Since the discovery in 2011, that UK banks and lenders had illegally been adding a Payment Protection Insurance (PPI) onto millions of loan policies for financial gain, billions of pounds have been paid back to consumers in compensation. With people still eligible to make a PPI claim, banks are rightfully feeling the repercussions of these actions today. We’re going to explore exactly how the banks are coping with PPI claims.

What Did The Banks Do?

PPI’s were a protective insurance that was added onto various loans, mortgages and credit cards and were sold as a failsafe should a loan holder’s income fall, through them either being dismissed from their job or becoming so seriously ill that they were no longer capable of work.

These became more and more common throughout the 90s and noughties when bankers discovered that they could be highly lucrative and even have commission added onto them. It is believed that from that the first PPI sold in 1990, that over 45 million insurances were added to policies in the subsequent 20 years.

During that time, various civil cases were contested in court where consumers had challenged the insurance policies, stating that they were essentially ineffective. These cases culminated in 2011 when the Financial Conduct Authority ordered all banks and lenders to compensate every consumer who had been mis-sold PPI.

How Are Banks Coping?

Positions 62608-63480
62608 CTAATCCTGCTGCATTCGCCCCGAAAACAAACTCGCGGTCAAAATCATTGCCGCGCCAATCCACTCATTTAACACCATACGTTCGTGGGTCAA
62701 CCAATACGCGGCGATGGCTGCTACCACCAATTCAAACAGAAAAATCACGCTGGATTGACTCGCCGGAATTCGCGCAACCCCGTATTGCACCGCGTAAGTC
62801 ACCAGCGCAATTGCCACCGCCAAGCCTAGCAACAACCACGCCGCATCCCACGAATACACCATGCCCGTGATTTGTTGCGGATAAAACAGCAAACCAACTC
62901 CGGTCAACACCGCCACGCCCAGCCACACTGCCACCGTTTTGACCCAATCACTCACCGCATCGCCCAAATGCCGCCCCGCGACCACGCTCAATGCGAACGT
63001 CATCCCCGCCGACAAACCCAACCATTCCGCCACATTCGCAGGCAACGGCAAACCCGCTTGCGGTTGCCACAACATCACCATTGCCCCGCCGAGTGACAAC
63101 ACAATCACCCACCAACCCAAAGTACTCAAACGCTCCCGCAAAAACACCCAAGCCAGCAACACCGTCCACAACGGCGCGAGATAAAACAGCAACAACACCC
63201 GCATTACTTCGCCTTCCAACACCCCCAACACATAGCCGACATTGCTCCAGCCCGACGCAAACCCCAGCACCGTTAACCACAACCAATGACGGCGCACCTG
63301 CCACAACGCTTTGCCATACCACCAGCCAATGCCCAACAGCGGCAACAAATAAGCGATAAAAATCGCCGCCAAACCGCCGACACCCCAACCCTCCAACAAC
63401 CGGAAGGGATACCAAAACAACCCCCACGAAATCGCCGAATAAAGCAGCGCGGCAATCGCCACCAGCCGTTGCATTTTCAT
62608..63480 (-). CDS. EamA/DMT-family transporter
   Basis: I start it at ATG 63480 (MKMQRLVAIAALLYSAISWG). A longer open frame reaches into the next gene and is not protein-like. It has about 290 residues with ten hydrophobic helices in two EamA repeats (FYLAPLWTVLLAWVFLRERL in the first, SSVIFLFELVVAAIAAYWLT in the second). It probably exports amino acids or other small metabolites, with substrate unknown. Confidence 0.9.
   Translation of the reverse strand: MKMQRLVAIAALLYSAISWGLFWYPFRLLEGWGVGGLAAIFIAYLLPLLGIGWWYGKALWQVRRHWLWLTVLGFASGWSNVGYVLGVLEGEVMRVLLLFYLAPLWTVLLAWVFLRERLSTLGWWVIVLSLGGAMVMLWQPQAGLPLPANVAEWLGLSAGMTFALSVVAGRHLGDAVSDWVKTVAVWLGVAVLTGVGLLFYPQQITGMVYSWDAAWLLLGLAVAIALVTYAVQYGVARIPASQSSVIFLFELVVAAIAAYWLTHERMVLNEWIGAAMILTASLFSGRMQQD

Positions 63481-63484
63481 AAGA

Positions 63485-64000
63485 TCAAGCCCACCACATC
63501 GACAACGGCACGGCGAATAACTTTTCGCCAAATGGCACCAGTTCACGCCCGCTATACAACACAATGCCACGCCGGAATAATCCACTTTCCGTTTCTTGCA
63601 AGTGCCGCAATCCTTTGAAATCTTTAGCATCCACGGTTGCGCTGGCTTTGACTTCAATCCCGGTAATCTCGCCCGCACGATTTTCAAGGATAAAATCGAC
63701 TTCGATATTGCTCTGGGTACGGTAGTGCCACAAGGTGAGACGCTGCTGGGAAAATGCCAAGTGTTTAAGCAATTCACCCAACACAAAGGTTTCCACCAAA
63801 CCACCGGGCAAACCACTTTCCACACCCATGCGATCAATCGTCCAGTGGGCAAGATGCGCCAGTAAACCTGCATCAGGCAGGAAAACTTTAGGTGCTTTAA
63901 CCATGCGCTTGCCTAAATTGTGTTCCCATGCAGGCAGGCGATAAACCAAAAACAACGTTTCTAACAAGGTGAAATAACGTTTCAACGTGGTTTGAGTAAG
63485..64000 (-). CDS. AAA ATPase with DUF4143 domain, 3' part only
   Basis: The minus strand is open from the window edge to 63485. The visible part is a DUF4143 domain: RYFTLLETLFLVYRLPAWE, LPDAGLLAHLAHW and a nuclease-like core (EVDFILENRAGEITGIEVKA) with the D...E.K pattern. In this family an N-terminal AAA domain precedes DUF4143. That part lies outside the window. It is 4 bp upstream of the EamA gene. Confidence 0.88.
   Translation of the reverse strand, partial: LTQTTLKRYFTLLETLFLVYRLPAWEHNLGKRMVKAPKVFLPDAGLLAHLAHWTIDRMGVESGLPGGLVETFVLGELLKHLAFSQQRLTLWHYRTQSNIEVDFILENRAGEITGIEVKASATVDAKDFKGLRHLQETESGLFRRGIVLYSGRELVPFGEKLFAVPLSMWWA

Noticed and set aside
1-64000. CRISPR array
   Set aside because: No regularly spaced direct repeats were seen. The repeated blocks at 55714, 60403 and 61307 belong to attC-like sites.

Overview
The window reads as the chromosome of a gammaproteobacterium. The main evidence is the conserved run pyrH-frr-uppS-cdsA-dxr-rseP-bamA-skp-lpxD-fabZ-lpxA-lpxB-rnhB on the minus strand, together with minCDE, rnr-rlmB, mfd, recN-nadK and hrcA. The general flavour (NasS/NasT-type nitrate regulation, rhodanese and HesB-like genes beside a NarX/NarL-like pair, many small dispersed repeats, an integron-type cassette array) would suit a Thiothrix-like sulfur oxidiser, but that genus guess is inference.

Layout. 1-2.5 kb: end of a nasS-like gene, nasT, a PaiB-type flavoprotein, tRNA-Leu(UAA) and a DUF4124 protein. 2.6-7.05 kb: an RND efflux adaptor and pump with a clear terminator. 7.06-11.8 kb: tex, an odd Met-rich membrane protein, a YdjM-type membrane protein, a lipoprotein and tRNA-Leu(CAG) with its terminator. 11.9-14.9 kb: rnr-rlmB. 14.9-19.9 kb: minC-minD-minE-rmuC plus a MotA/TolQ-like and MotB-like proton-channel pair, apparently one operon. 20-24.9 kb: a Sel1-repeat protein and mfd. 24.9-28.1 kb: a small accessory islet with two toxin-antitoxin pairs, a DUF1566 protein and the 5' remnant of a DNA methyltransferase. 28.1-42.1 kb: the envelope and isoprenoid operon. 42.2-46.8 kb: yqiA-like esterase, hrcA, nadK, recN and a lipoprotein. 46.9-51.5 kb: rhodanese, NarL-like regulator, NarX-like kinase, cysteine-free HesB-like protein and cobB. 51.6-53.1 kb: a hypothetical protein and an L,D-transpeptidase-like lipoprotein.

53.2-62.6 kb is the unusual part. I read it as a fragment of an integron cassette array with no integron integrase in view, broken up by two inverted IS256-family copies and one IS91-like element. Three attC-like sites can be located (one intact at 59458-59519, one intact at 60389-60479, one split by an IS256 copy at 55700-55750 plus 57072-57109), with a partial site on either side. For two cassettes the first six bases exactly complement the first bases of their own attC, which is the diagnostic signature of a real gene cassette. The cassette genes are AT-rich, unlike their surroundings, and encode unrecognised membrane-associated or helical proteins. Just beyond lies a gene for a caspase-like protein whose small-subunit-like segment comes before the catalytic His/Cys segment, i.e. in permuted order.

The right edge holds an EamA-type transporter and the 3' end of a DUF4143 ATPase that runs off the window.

Well as you can imagine, such an outpour of compensation would have damaged any industry and that’s without accounting for the various fines and legal fees each lender and bank would have received surrounding the miss-selling of PPI.

Racking up more than 18 million complaints and the average payout for a claim being £2000 for consumers, the financial scandal is thought to have cost the banks more than £30 billion worth of compensation fees alone.

This figure combined with any fines or legal fees that each lender or banker might have incurred would bring the total closer to £40 billion, to put that in perspective, that’s enough for the UK to hold the 2012 London Olympics four times over and still have some money to spare.

The increasing figure is so large that Britain’s most popular banks, Lloyds, Barclays, RBS, HSBC and Santander collectively set aside more than £35 billion to cover the overall rising cost.  

How Will Banks Survive In The Future?

Well lucky for them the FCA has implemented a PPI deadline, which means after August 29, 2019, no one will be capable of filing a PPI claim or complaint.  

At the time of the announcement in March of 2017, Andrew Bailey Chief Executive of the Financial Conduct Authority stated that “Putting in place a deadline and campaign will mean people who were potentially mis-sold PPI will be prompted to take action rather than put it off.”

In short, the deadline has been put in place to end this embarrassing ordeal altogether, and hopefully brush the PPI scandal under the carpet once and for all.

Ultimately, as always the banks are coping just fine, bailed out by larger corporations or government agencies when they inevitably become too greedy, and PPI will be forgotten when we arrive at the deadline in a years’ time.